BP HIV-1 RNA was quantified with the Roche Amplicor HIV-1 Monitor UltraSensitive assay (version 1.5; Roche Molecular Systems, Branchburg, NJ). The quantification of HIV-1 RNA in the SP was performed with the bioMerieux NucliSens HIV-1 QT assay (bioMerieux, Durham, NC).10 The limits of quantitation for the Roche Amplicor HIV-1 Monitor UltraSensitive and the bioMerieux NucliSens HIV-1 QT assay are 50 copies/mL and 400 copies/mL, respectively. All BP and GT samples that were determined as having an HIV-1 RNA level >1000 copies/mL at day 14 were genotyped to assess whether the K65R mutation was present. The determination of HIV-1 RNA and viral genotype was performed by the UNC CFAR Virology Core.
Data Analysis and Statistical Methods
Blood and GT results were grouped according to time after TDF ingestion. Mean extracellular and intracellular GT/BP concentration ratios were calculated among matched pairs in all subjects. The area under the time-concentration curve (AUC0-τ) was calculated for BP using WinNonlin (version 4.0.1; Pharsight, Mountain View, CA). A comparison of BP and GT results was calculated using STATA (version 8.0; StataCorp LP, College Station, TX). HIV-1 RNA values below the limit of quantification in GT and BP were assigned values of 399 copies/mL and 49 copies/mL, respectively. The mean changes in BP and GT HIV-1 RNA level and blood CD4 cell count were calculated between day 14 and baseline. TFV extracellular and intracellular concentrations are expressed as mean (ng/mL for extracellular concentrations and fmol/106 cells for intracellular concentrations) with the corresponding SD, unless otherwise stated.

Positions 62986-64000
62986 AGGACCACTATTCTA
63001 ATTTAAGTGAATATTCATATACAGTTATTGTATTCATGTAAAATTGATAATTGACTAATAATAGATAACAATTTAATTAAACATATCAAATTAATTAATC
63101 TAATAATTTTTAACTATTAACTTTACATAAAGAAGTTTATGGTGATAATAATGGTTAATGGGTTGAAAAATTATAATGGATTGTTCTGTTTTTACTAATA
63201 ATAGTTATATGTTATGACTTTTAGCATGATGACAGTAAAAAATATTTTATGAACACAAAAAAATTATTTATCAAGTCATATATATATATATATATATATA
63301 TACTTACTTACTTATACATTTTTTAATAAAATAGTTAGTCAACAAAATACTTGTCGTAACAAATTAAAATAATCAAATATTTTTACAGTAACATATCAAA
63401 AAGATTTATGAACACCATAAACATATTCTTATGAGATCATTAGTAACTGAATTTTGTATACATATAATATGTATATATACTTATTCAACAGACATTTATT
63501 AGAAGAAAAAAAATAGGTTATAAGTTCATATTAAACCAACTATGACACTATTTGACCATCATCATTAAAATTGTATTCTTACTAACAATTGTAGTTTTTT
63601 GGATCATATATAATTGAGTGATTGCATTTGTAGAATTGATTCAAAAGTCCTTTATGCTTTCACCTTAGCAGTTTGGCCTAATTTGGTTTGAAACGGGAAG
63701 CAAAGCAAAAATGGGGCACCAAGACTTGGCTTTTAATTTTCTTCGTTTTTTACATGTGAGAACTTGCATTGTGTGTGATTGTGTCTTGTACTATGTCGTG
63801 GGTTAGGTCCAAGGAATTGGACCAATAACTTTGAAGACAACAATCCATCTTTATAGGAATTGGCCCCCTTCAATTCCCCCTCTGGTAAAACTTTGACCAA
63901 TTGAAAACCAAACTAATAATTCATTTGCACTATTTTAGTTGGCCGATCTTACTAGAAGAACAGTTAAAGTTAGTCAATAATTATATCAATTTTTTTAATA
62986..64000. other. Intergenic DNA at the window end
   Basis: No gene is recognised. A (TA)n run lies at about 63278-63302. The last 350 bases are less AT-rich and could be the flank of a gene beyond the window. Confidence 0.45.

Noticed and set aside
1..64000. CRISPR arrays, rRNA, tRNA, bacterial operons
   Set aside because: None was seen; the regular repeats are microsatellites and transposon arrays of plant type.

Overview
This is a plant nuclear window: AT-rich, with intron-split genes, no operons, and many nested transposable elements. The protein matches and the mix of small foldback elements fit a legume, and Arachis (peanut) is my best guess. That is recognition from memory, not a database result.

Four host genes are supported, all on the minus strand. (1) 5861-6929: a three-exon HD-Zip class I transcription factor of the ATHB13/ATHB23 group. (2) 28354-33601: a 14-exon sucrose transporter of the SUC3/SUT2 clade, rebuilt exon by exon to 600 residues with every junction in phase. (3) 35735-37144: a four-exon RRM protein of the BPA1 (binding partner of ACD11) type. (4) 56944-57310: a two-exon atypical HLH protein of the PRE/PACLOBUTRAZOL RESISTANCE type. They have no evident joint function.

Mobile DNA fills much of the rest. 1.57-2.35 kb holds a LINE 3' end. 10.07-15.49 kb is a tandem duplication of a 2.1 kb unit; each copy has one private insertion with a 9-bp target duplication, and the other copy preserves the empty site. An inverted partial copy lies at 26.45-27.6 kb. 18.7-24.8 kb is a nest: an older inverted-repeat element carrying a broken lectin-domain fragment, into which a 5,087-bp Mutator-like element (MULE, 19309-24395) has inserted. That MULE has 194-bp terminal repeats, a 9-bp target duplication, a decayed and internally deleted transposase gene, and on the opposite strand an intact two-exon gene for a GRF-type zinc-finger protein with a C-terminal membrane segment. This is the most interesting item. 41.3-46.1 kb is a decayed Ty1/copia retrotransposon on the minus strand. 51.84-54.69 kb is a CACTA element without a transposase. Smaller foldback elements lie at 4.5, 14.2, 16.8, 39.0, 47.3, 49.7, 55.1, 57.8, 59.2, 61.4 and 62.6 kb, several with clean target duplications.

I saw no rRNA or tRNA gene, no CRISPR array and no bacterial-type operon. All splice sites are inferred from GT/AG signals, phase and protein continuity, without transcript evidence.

Nine men were enrolled in the study. Eight men received TDF as monotherapy, and 1 man received TDF intensification added to a nonsuppressive ARV regimen. Non-Hispanic blacks accounted for most of the subjects (67%). Subject demographics are described in Table 1.
Extracellular Tenofovir Concentrations in the Genital Tract